The consolidated Jefferson Davis Jaguars – at a school that is now 96 percent African American – still play at Howard Willoughby Field. And they still mix speed, grit and precision under Mancuso, who won four straight (2012-2015) Class 2A state championships. Mancuso still runs Willoughby’s Wing T offense.
Before Mancuso came over from Seminary in 2009, Bassfield football had sort of drifted away from the Willoughby system. They were running the spread offense, throwing the ball more. That wasn’t Mancuso’s style. Under Mancuso, Bassfield football went back to basics.
It helped that many of the fathers of Mancuso’s players once played for Willoughby. What Mancuso teaches – and stresses – on the practice field gets re-enforced at home.
But that still doesn’t explain so many Division I football standouts coming from one small, rural town.
“Like I say, I can’t explain the genetics of it,” Mancuso says. “But I can tell you that these young men know they are a part of a great tradition that goes way back. And I can tell you they live in a blue-collar, working environment. A lot of these kids work on farms and in the watermelon fields in the summer. When they have free time, there’s not a lot to do except go out in the yard and play ball.
“They have a passion and a drive about them. This is all they know. Unless, you are here, it’s hard to explain. In my opinion, this is one of a few places that the outside world has not discouraged the small-town dream. And it gets re-enforced all the time, by their parents, by former players coming back.”
Mancuso points to Howard Willoughby Field. “You come by here any Saturday morning in the summer, it’s like a Division I football clinic going on out there. We’ve got our former players coming back and working out with the guys who are playing now and the guys who will be playing next. They are proud of what we’ve got going here, and it’s been going a long time.”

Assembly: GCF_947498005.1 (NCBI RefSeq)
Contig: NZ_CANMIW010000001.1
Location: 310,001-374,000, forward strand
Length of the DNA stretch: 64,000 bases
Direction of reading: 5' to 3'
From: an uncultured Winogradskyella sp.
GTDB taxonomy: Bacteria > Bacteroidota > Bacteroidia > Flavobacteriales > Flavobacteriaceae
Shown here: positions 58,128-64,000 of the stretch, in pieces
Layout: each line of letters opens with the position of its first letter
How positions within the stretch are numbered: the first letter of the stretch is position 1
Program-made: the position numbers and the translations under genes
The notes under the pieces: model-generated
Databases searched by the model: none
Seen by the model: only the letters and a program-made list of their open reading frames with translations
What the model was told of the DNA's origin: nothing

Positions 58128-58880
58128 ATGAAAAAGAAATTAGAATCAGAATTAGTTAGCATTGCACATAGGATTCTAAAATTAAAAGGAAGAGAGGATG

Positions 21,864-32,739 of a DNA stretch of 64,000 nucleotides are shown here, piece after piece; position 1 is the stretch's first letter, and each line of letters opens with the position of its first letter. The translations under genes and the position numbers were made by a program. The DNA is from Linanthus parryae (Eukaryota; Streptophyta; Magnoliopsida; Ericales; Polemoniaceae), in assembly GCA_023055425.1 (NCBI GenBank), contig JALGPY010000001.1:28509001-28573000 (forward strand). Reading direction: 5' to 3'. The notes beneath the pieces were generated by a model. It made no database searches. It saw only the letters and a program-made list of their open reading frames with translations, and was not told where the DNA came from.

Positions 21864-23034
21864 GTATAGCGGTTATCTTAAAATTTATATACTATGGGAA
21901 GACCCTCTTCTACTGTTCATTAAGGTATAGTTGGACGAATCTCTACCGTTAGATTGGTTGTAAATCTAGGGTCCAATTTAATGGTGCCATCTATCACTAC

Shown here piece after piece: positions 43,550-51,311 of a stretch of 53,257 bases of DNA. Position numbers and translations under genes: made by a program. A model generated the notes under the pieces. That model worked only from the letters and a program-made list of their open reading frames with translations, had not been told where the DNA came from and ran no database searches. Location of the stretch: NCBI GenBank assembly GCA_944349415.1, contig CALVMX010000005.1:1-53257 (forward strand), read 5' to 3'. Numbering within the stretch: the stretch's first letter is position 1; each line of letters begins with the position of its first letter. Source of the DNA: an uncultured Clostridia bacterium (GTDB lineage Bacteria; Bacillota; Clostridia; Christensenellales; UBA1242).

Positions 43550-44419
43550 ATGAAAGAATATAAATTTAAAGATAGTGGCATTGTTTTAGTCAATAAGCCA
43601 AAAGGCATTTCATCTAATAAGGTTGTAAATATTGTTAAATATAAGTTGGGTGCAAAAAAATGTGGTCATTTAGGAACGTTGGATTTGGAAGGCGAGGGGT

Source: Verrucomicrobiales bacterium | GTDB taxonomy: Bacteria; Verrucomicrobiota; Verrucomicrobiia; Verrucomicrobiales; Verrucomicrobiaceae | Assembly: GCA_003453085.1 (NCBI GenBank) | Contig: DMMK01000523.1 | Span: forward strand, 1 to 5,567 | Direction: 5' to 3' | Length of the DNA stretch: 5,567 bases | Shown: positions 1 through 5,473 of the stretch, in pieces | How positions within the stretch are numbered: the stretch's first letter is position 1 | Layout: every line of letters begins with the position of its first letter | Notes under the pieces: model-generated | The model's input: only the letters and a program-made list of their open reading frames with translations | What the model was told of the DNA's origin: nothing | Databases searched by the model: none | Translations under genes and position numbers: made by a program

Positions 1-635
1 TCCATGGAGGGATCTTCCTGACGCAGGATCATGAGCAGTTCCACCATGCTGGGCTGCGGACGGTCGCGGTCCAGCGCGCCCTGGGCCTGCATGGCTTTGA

Seventeen-year-old senior Malik Shorts, a 6-foot, 184-pound defensive safety, who plays all skill positions on offense, typifies the Bassfield tradition. His dad James Shorts, Jr., played for Willoughby. Before that, his granddad, James Short, Sr., was a football standout, too.
Shorts, who has committed to play at Southern Miss, has been watching Bassfield football since he can remember anything at all. At home, he has heard his father talk of the Bassfield tradition and of what it meant to play for Howard Willoughby and the state championships that came with it.
He watched all those current D-1 guys practice and play when he was growing up and served as a team manager.
“I saw how much effort and how much work those guys put into it,” Malik Shorts says. “I saw them work in the weight room and on the field. They never quit working. I wanted to be like them – that was my goal, to be just like them.”
Shorts currently is sidelined with an ankle injury – one of nine starters who has missed playing time – and Tuesday was limping around practice in a walking boot. He will undergo an MRI Saturday and hopes he gets news early next week that he can get back on the field. He says Prentiss and Bassfield players have successfully meshed into a united team, a team that has won five of its first six, despite injuries and often playing up a classification or two.
“These Prentiss guys were our big rivals but now we are on the same team,” Shorts says. “They bring a lot to the table. They add some size we didn’t have before. Now, we’re mixing our speed with their size.
“It’s like a whole, new tradition.”